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Poll shows most Americans do not believe they can depend on Social Security for their retirement

By Sarah May
|
May 21, 2023

In an alarming glimpse into Americans' views on retirement, a new survey from Allianz Life reveals that a staggering 74% of participants do not believe they can rely on Social Security as a stable source of retirement income.

Adding to the concerns expressed by survey participants, 88% acknowledged the need to develop a secondary source of income over and above Social Security to ensure sufficient resources to see them through their golden years.

Concerning Findings

Americans' expectations when it comes to Social Security were measured in the 2023 1Q Quarterly Market Perceptions Study from the Allianz Life Insurance Company of North America, and the results suggest that the faith of many in the system is in the midst of a downturn.

The skepticism evinced by a large proportion of respondents was validated by Kelly LaVigne, Allianz Life's vice president of consumer insights.

“Social Security benefits are often the backbone of a retirement strategy, but it cannot be your entire strategy,” LaVigne began.

The company executive added, “A strong retirement strategy will ensure you have enough guaranteed income to cover your essential expenses. That guaranteed income can come from Social Security benefits along with other investments and protection products such as annuities.”

Americans Questioning Financial Health

The Allianz survey also found that a substantial number of Americans are in the grips of doubt about their financial health over the long term.

Underscoring that point is the fact that 78% of survey participants expressed concerns that they will be unable to afford their preferred lifestyle once they retire.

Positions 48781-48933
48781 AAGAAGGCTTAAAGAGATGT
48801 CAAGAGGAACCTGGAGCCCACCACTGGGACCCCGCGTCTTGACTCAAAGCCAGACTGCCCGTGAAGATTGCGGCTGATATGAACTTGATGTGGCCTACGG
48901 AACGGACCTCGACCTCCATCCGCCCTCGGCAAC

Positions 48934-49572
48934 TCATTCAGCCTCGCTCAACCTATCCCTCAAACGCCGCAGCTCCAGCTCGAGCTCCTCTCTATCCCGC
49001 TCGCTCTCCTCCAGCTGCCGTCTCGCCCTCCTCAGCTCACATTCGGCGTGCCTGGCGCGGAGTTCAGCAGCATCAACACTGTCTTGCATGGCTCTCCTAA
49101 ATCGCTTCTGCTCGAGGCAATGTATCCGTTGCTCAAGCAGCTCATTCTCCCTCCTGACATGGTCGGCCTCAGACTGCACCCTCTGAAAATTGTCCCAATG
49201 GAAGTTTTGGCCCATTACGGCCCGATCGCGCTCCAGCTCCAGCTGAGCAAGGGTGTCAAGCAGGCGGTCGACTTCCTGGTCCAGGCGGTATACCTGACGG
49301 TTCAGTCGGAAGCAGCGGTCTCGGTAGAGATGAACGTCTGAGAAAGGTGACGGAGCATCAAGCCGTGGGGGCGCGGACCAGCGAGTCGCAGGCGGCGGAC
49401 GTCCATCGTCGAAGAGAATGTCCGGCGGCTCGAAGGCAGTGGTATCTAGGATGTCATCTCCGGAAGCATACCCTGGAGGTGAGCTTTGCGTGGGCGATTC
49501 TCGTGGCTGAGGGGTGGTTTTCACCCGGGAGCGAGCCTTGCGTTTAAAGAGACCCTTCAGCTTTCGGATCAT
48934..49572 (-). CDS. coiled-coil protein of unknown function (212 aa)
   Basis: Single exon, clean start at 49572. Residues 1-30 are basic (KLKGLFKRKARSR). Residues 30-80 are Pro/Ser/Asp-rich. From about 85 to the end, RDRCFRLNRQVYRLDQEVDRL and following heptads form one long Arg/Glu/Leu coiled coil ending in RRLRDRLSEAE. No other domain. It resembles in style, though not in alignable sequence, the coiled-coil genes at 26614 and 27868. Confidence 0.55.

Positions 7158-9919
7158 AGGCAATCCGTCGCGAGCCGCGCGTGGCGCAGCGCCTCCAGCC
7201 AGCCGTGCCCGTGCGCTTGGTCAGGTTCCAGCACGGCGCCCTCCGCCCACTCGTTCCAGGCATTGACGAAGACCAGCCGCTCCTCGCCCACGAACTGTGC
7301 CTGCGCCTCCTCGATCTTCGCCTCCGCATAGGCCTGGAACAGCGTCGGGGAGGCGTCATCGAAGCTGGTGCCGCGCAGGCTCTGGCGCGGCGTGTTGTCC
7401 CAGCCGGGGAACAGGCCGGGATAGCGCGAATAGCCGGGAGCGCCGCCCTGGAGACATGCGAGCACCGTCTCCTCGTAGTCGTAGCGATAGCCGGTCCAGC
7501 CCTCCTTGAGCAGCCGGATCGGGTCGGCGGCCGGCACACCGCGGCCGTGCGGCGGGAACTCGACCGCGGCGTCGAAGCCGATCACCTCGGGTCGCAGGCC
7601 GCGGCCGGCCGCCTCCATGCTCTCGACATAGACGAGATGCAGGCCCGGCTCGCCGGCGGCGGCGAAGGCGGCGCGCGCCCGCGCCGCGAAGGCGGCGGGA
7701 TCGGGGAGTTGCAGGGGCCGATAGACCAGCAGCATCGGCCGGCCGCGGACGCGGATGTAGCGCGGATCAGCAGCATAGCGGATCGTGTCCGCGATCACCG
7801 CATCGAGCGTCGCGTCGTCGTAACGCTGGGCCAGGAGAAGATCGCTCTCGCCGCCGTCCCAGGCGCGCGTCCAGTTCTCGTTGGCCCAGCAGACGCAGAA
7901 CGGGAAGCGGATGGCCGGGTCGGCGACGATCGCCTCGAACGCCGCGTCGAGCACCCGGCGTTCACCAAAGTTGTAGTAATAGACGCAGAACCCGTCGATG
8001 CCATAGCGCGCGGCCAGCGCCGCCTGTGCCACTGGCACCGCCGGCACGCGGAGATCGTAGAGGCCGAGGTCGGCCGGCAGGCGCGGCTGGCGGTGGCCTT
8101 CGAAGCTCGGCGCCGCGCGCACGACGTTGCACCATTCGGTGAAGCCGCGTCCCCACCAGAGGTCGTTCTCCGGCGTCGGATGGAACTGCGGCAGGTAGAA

That outcome represented a 5-point increase from the previous quarter and a 10-point year-over-year rise.

Inflation and rising costs of living were blamed for the growing sense of unease among Americans contemplating the feasibility of retirement.

Worrisome Projections Abound

The concerns cited by survey participants are not terribly surprising – or unfounded – given recent reporting from the Treasury Department suggesting that Social Security benefits are in danger of being cut by upwards of 20% as soon as 2034.

That projection comes in at a full year earlier than prior reports suggested that a cut in benefits would potentially be required.

Slowing near-term economic growth has been blamed for the downward revision, and the Treasury Department also showed Social Security trust fund amounts dropping by $22 billion in 2022 alone.

All of these factors and warning signs have caused red flags to be raised by many in Washington, D.C., but whether any agreement on solutions can be achieved is another question entirely, as recent negotiations on the looming crisis have highlighted.

Bipartisan Talks Continue

As The Hill reported earlier this year, a bipartisan group of U.S. senators has been collaborating on potential adjustments to the Social Security program meant to extend its solvency, but those involved have made no secret of the political obstacles to achieving compromise that continue to exist.

While not many details have emerged from the talks that are said to include prominent lawmakers from both sides of the aisle, a change to the retirement age is reportedly among the proposals currently on the table.

Other rumored potential changes include an adjustment to the benefits calculation formula away from a system that determines payments based on average earnings and toward one in which disbursements are based on the years a retiree made payments into the system. Increases to the payroll tax rate and taxable wage cap are also said to be under consideration, according to The Hill.

Despite the growing sense – among legislators and everyday Americans alike – that the Social Security system is a veritable ticking time bomb, the issue has, in the words of negotiation group member Sen. Mike Rounds (R-SD), always been “a really easy third rail to use on both sides of the aisle if you want to go after an opponent,” so whether common ground can actually be reached any time soon is something that remains to be seen.